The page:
FILING AFTER THE APRIL 15 DEADLINE

There are a number of reasons taxpayers file their tax returns after April 15, and taxpayers can protect themselves from costly fees, as long as they take certain precautions. Reasons for filing after the deadline can vary from professional agendas to behavioral characteristics. Some taxpayers have financial transactions or joint ventures which may be difficult to summarize by the April 15th filing deadline. Other taxpayers simply do not get around to filing until it is too late to comply with the deadline.

Whatever the reason, the IRS will not deny an extension solely on the basis of the reason for requesting the extension. The "automatic" extension does not even require a stated reason for requesting the additional time.

To avoid penalties for filing after April 15th, the taxpayer must file for an extension and show an estimate of the tax liability. If the estimate of the total taxes due exceeds the amount already paid in, the taxpayer is required to send the difference along with the extension request. However, if the estimate on the extension request is less than the tax on the final return, certain penalties may be levied.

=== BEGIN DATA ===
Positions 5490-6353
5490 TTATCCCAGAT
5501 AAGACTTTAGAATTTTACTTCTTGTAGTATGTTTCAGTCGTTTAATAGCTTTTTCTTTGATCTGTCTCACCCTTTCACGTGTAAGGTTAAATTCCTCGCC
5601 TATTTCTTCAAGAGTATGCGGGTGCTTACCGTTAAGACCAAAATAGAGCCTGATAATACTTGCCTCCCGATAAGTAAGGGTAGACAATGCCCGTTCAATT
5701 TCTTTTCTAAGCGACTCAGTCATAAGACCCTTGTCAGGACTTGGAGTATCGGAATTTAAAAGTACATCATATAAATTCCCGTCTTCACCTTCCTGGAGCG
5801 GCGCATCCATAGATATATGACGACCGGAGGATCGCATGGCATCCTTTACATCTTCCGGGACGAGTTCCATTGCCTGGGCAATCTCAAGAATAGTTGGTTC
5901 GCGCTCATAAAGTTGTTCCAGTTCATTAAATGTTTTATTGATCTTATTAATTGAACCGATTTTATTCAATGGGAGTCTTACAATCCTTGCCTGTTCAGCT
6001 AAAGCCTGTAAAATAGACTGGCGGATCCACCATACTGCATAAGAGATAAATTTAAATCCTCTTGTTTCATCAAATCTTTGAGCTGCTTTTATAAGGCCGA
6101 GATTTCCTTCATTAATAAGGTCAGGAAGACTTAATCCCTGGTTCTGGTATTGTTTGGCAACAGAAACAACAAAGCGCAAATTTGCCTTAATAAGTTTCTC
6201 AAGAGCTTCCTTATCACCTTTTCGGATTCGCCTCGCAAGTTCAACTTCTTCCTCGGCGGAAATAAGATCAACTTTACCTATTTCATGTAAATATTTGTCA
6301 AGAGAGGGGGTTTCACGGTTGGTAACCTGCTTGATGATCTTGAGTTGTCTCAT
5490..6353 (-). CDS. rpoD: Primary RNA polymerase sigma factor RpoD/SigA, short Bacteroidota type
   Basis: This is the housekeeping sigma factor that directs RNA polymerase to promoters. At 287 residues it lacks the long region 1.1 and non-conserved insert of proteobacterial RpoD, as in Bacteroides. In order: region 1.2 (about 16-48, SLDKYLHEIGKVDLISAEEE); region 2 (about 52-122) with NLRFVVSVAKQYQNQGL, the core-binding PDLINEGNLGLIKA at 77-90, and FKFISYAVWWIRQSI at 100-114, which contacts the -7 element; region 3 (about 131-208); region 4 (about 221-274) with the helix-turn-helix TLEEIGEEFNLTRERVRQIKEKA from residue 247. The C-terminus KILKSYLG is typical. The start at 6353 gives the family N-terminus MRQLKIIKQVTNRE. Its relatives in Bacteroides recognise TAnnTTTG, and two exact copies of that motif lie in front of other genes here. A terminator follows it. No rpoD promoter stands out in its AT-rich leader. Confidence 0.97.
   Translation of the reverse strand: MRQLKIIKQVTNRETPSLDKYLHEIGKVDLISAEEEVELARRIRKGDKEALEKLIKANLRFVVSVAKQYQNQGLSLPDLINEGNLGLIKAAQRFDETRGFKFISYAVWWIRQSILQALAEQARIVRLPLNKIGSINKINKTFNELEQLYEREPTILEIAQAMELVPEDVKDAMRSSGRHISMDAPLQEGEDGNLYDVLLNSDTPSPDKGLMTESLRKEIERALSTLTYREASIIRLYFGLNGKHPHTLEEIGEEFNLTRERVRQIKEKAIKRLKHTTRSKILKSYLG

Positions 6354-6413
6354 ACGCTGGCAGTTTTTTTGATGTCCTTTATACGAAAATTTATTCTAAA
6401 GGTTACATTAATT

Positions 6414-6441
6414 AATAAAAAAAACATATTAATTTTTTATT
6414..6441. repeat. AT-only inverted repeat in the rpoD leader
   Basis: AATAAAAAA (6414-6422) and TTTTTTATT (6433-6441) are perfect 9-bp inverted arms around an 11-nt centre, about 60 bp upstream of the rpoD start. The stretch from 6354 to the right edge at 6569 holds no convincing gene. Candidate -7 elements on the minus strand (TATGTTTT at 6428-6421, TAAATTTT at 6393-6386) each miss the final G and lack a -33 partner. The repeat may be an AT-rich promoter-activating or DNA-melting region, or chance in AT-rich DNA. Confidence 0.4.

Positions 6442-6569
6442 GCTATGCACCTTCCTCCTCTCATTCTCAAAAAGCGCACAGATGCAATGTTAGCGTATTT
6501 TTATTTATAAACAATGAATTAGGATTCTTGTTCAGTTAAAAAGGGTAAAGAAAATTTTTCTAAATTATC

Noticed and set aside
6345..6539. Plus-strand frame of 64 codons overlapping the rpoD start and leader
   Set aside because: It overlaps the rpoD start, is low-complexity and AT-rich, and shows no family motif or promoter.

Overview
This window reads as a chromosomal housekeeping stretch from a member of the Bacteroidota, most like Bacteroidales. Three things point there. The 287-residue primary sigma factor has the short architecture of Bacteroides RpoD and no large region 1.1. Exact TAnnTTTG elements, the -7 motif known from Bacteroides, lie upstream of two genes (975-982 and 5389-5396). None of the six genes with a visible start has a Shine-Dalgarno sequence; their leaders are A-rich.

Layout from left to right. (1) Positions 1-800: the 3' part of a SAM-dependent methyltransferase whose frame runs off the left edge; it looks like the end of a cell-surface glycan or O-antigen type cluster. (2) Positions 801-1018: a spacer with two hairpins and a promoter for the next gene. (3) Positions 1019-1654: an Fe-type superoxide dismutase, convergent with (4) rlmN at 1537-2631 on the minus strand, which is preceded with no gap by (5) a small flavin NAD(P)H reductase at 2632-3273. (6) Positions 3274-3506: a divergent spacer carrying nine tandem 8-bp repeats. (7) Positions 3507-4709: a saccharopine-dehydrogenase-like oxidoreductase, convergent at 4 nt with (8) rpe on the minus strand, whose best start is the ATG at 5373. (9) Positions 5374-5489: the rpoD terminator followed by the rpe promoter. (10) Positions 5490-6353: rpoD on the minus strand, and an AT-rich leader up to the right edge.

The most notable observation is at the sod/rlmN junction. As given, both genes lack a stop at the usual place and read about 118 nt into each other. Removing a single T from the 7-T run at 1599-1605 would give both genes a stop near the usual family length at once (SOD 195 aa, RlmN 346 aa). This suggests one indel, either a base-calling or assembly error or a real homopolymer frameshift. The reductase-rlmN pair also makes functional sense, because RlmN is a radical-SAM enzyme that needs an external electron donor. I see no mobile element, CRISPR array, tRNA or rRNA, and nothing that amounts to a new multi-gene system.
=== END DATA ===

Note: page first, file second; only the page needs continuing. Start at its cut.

The "automatic" extension period moves the filing deadline from April 15th to August 15th of the same year. However, more time can be obtained by filing a request for an additional extension. Unlike the "automatic" extension, this second extension requires that the taxpayer state the reason for the delay. The taxpayer must also inform the IRS as to whether or not the tax returns for the three prior years were filed in a timely fashion. The taxpayer will also need inform the IRS as to whether or not the estimated tax payments, if any, were made on time. Taxpayers not in the United States on April 15th, have until June 15th of the same year to file their returns. This extension does not require an extension form, only the attachment of a statement indicating the taxpayer's whereabouts on April 15th.

The rules for extending the filing date of state tax returns vary from state to state. Taxpayers needing an extension should check on the rules for their respective states.



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